As if the backlash Gucci recently received for its poorly-executed turtleneck that bears a resemblance to blackface wasn’t enough, Burberry decided to “one-up” the competition during a Fall/Winter 2019 runway show for London Fashion Week with its own insensitive ready-to-wear essential: a hoodie with drawstrings fashioned in the form of a noose. Yeah, that “WTF” expression on your face right now is our sentiments exactly.
Called out originally via the Instagram of Liz Kennedy, a model that walked in the show and was reportedly rebuffed when she tried to call it out prior to showtime, this scandal is the latest in a clear example of high-end brands lacking diversity in the creative process. The symbol of a noose alone is almost always synonymous with suicide, and especially the lynching culture of America’s sordid days of slavery, so the inspiration Burberry was going for here is truly lost on us. Of course, an apology has been issued in response to the negative feedback the brand has been getting since the hoodie was first made aware, as seen below in this official statement by the brand’s chief creative officer:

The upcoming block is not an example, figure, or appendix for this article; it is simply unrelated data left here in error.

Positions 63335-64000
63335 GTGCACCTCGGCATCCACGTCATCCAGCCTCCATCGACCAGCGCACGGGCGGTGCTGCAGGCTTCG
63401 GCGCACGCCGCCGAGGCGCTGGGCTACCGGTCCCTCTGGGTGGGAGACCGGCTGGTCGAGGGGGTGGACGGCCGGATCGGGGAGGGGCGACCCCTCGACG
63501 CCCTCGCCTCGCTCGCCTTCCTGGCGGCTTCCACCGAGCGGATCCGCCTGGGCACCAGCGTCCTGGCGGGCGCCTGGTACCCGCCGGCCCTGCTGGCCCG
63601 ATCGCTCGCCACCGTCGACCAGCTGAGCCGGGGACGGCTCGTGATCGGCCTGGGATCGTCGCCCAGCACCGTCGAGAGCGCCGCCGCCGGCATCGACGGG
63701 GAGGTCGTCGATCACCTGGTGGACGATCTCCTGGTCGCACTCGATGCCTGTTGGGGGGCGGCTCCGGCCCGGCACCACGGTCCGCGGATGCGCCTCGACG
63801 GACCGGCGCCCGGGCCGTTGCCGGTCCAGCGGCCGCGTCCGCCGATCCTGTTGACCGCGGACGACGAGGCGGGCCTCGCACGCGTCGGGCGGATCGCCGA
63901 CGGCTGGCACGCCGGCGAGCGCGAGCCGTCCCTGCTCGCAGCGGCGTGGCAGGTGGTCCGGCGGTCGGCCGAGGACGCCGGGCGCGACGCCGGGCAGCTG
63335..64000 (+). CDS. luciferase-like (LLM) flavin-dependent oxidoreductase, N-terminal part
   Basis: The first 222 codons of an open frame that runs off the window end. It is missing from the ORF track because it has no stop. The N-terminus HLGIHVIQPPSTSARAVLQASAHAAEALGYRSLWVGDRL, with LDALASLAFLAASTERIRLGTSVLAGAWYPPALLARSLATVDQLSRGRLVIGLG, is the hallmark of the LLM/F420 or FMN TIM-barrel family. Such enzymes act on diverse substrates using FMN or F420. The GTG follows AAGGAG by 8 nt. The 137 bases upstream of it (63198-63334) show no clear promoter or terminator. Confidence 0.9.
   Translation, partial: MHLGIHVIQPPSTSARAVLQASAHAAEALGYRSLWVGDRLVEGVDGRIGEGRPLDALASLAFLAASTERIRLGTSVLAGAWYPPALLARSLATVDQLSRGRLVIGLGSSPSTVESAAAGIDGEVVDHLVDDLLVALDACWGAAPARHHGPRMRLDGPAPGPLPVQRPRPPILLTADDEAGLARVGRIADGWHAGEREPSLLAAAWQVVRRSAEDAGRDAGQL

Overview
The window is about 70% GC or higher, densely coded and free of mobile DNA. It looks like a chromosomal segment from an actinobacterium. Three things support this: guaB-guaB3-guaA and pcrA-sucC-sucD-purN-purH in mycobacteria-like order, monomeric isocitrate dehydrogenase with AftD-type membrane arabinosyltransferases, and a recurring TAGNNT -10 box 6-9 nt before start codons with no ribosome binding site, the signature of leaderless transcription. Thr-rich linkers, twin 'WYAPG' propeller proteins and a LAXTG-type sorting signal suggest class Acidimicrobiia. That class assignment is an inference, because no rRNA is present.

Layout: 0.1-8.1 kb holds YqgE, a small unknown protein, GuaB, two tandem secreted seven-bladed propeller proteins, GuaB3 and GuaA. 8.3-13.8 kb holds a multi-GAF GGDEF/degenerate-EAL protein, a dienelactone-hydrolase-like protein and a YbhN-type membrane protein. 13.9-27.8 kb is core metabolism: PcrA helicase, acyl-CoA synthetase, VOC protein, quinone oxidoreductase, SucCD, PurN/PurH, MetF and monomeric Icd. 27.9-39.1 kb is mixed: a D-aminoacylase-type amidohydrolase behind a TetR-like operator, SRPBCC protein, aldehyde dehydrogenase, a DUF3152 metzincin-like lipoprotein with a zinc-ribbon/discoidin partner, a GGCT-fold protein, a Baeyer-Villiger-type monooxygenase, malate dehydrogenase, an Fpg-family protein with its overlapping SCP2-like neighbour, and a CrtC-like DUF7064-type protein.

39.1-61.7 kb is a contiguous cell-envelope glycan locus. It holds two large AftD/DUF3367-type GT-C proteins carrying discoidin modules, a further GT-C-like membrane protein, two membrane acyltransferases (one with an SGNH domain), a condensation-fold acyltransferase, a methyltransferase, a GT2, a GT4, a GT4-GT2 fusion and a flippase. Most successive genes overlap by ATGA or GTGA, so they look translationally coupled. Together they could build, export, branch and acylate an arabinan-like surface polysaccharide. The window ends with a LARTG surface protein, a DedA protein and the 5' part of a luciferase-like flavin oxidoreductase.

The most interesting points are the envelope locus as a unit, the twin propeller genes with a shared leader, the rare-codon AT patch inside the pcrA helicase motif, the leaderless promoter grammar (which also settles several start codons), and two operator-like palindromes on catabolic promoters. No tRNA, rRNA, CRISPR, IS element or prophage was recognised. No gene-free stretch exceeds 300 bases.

“We are deeply sorry for the distress caused by one of the products that featured in our A/W 2019 runway collection…Though the design was inspired by the marine theme that ran throughout the collection, it was insensitive and we made a mistake.”
— Marco Gobbetti, CEO, Burberry (via CNN)
Famed CCO Riccardo Tisci also issued a response himself, stating, “I am so deeply sorry for the distress that has been caused as a result of one of the pieces in my show on Sunday,” adding, “While the design was inspired by a nautical theme, I realize that it was insensitive. It was never my intention to upset anyone. It does not reflect my values nor Burberry’s and we have removed it from the collection. I will make sure that this does not happen again.”
This isn’t the first time in recent months that Burberry has faced flack for their fashion choices. Just last summer, the brand came under fire (literally!) for choosing to burn unsold garments as a way to stop bootlegs from being made and to keep the Burberry name valuable overall. Unfortunately, stunts like that and the ordeal happening now are the perfect way to do the opposite by completely devaluing its legacy.